Without a doubt, leaving law was a very difficult thing to do. About several months before I pulled the trigger, I kept thinking about what my exit strategy should be, but I had no clear plan.
I was bored, miserable, and depressed. I wanted to do something else.
I kicked around the idea of maybe just joining the military as JAG or as a linguist, but given that at the height of the recession, all the attractive MOSs were impacted, I couldn’t just waltz right into it. Moreover, I didn’t know if I was ready to make a multi year commitment then.
The one half lie that law schools tell you is that you can do anything with a law degree, that you’re precluded from nothing. Practically speaking, how that works out is that all you’ve been formally trained to do is just practice law, nothing else. The notion that a lawyer is not a layperson (for some reason, this word now sounds offensive) is likely what caused the disconnect to see what other professions I was able to fit into, or a profession I’d naturally be good at from my preexisting skills (this exact assumption that you fit into things is also part of the problem).
To illustrate, shortly after leaving law when I began exploring careers, I met an ex-litigator who now worked at my undergraduate university as an administrator. We commiserated about litigation, and she sensed that I needed direction of sorts as she had been there herself years ago. We spoke about how she ended up at the university. She didn’t set out to become a university administrator of course, it just eventually happened through her connections in the midst of raising kids, and taking a year off after leaving law herself. So that happens to ex-attorneys too? That you just get there when you get there? That you eventually get good at what you do?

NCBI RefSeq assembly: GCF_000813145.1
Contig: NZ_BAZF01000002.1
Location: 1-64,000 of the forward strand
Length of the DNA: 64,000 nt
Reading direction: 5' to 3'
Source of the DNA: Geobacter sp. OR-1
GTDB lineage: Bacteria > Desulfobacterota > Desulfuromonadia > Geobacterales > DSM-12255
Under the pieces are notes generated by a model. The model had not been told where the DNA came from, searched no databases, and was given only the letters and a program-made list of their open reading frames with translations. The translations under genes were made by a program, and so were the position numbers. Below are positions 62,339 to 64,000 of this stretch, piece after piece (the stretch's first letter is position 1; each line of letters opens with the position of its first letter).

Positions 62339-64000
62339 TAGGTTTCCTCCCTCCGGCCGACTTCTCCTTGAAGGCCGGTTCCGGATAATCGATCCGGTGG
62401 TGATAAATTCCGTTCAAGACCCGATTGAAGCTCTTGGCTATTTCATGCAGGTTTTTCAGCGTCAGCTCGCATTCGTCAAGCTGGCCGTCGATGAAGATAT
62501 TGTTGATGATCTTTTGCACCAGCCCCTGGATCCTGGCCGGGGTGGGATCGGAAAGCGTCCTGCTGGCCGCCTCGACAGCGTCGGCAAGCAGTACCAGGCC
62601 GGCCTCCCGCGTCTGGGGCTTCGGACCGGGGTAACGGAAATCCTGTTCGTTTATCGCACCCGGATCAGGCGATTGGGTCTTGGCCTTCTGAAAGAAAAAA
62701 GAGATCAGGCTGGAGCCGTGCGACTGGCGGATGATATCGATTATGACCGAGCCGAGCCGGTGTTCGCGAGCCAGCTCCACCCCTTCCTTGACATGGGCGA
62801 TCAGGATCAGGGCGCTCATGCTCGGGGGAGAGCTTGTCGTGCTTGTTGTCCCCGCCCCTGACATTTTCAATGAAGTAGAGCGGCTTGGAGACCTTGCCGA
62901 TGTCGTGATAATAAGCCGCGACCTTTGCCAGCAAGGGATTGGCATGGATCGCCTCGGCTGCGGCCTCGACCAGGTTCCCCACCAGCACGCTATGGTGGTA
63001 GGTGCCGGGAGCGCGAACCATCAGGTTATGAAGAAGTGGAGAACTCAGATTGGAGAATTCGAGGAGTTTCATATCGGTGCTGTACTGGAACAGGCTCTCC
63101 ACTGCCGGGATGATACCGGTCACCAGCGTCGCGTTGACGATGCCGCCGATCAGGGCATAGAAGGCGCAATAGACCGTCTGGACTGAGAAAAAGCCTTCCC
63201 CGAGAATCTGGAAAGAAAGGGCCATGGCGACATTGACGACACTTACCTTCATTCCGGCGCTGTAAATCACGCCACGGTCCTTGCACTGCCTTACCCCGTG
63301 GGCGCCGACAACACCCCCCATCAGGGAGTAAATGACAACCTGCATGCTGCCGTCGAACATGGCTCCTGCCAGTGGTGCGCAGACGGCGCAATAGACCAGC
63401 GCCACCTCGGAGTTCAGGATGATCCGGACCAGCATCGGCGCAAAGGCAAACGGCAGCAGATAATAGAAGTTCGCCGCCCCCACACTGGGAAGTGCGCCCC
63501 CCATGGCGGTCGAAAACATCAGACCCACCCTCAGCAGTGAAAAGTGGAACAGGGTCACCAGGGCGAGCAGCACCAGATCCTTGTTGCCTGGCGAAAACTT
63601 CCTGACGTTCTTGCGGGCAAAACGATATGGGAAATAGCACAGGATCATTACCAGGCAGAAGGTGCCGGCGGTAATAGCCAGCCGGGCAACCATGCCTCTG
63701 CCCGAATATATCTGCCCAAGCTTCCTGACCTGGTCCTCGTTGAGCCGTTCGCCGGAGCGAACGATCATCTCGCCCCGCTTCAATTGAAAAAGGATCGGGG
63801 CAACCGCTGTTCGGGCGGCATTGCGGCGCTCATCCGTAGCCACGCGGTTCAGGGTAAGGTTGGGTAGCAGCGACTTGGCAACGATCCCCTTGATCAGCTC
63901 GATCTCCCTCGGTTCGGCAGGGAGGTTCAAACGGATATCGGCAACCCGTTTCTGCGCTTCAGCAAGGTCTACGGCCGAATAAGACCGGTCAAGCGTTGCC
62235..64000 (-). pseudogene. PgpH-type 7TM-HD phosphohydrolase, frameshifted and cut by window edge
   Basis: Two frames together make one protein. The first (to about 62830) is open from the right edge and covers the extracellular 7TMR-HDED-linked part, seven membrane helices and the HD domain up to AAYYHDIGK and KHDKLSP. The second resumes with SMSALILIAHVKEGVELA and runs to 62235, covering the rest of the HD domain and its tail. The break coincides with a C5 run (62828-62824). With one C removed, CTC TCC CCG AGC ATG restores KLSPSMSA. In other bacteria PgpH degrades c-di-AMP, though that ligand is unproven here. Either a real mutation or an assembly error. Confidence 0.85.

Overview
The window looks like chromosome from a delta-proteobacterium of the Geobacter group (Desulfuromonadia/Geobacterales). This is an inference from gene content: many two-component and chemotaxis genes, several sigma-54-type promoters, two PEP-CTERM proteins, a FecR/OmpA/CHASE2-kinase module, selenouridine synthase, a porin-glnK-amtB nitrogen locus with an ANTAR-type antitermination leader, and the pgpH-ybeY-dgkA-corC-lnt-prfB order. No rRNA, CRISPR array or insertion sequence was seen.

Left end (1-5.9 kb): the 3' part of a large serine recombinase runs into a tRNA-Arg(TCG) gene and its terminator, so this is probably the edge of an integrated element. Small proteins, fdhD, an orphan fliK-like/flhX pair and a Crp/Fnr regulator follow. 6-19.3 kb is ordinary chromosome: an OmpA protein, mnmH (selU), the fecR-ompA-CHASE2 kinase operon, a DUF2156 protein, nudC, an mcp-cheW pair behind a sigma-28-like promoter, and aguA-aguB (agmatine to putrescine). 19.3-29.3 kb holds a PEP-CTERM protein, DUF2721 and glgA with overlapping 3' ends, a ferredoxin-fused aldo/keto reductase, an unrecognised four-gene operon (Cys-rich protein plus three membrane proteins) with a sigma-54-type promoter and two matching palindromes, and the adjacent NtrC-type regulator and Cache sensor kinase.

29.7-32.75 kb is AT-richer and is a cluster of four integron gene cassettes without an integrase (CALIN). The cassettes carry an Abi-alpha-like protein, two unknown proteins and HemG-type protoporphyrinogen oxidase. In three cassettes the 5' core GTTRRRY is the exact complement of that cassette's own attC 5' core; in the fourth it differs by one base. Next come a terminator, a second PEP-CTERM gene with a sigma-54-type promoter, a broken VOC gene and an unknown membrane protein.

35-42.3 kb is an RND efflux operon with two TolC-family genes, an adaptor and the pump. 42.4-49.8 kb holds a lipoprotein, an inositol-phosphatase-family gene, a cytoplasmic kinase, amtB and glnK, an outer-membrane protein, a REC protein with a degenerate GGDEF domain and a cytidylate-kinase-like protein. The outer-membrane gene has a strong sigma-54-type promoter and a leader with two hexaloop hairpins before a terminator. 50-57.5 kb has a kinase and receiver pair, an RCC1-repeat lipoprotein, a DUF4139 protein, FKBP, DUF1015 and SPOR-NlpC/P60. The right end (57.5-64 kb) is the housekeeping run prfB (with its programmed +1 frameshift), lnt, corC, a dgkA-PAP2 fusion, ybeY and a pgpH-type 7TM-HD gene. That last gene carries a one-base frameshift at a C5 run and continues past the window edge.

After hearing about her story of just having things fall into place, I recalled the my non-lawyer peers who just ended up being successful through having things fall into place with hard work, connections, and time. In my mind, I was so wrapped up in the identity bit as a lawyer that I couldn’t comprehend that people generally in one respect or another arrive at their destinations either through detour or without planning at all.
That hoop jumping is not required.
This is why leaving law was so difficult. All along, I was simply looking to see where I’d be a perfect fit (where I was actually a perfect fit probably didn’t align with that I wanted to be a perfect fit), but what I should have been doing was looking to see where I can just start to make some initial progress, then work on “perfection” later.
Here’s a basketball analogy for this: Just start putting points on the scoreboard first, then you can concentrate about winning the game.